47 - God Only Knows: Aristotle on Mind and God

Drawing on the De Anima, On the Heavens, Physics and Metaphysics, Peter tackles Aristotle’s theory of mind and its relation to his theology.

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Further Reading: 

• V. Caston, "Aristotle on Consciousness," Mind 111 (2002), 751-815.

• M. Frede and D. Charles (eds), Aristotle's Metaphysics Lambda (Oxford: 2000).

• R. Heinaman, "Aristotle and the Mind-Body Problem," Phronesis 35 (1990), 83-102.

• T. Irwin, "Aristotle's Philosophy of Mind," in S. Everson (ed.), Psychology (Cambridge: 1991), 56-83.

• A. Kosman, ‘What does the Maker Mind Make?’ in M. Nussbaum and A.O. Rorty (eds), Essays on Aristotle's De Anima (Oxford: 1995), 343-58.

• R. Wardy, The Chain of Change: A Study of Aristotle's Physics VII (Cambridge: 1990).

Kenneth Connally's picture

The cause of change for Aristotle

Hi Peter, and/or anyone else reading! Fantastic series!

I'm a bit confused about how motion/change comes about in Aristotle's system. I get that the heavenly bodies and living organisms on earth are imitating the Celestial Movers/God to the extent that their physical forms are capable, by revolving eternally or maintaining the eternity of their species through reproduction. But first, it seems like physical motions need all 4 causes, not just the final cause. The reason you can't run a car engine forever isn't just because you'll eventually attain any goal you had for doing it (unless the goal is just to run a car engine forever). You'll also obviously run out of fuel, which seems like it belongs in the "efficient cause" category. So I don't see how just perpetually wanting to move should explain perpetual motion.

Second, in the De Anima Aristotle seems to say that appetition/desire and the capacity to sense are always found together, and only in animals--not even plants, let alone celestial bodies. So how can plants and heavenly bodies desire to imitate God without senses or concomitant desires? Also, even if they had senses and desires, it seems like they would need rationality as well, which only humans, celestial movers, and God have (I think), in order to desire something non-physical (like the eternality of God), since it can't be sensed directly, only inferred through the kind of logical process Aristotle goes through in the Metaphysics.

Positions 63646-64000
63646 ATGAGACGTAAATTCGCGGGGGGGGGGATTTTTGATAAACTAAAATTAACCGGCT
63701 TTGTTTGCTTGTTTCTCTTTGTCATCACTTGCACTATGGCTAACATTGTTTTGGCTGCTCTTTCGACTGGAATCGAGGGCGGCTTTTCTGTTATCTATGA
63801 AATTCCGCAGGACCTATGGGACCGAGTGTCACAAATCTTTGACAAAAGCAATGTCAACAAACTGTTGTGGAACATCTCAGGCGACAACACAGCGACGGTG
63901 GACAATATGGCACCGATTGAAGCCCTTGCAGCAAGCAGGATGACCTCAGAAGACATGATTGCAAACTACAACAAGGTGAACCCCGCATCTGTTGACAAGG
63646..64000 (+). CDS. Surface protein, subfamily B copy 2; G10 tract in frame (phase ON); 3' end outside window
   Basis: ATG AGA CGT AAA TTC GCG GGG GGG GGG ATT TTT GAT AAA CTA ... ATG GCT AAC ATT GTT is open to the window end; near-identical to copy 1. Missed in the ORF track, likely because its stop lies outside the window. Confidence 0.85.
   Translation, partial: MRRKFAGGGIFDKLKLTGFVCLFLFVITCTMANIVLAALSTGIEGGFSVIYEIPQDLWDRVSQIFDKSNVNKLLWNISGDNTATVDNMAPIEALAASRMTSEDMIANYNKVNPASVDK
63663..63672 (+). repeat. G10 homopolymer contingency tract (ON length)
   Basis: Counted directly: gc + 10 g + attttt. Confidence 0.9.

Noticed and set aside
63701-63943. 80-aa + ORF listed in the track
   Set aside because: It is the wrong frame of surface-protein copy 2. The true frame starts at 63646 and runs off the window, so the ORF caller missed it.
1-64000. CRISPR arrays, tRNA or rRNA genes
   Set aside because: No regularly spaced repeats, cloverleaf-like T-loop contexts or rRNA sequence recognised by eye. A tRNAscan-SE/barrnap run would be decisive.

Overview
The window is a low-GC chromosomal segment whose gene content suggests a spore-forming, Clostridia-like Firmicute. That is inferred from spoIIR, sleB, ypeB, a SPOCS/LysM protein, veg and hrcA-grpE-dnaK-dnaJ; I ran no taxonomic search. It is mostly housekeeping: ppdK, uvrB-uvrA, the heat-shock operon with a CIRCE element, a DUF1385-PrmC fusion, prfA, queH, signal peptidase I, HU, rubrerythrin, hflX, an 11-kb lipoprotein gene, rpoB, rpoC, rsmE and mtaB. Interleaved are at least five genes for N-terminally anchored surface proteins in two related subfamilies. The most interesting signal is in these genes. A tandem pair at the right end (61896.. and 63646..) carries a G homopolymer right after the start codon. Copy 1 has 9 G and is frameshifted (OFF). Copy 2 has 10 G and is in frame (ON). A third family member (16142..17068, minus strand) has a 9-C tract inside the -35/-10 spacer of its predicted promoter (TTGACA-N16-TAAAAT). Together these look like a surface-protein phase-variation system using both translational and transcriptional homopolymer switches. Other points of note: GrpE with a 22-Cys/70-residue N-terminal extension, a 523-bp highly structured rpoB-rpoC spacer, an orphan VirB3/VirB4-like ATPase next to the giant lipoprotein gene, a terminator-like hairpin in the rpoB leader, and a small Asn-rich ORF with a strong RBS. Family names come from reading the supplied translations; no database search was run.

Peter Adamson's picture

Cause of change

These are actually two of the biggest controversies in the later tradition concerning Aristotle. There is a tendency in late antiquity and the medieval period to take God to be efficient as well as final cause, and even sometimes formal cause. The efficient cause reading is first suggested by Ammonius (see episode 97): since the heavens are caused to move by God and since their motion is essential, He is effectively making them exist. Aristotle's Physics book VIII tends to give the impression that God may be an efficient cause whereas the Metaphysics (book 12) suggests final cause only.

And in fact some later authors do ascribe sight and hearing to the heavens, though that is a minority view. One debate is whether the movers of the spheres are souls or only intellects - some say souls, in order to explain how they could move, since just thinking doesn't seem to explain motion.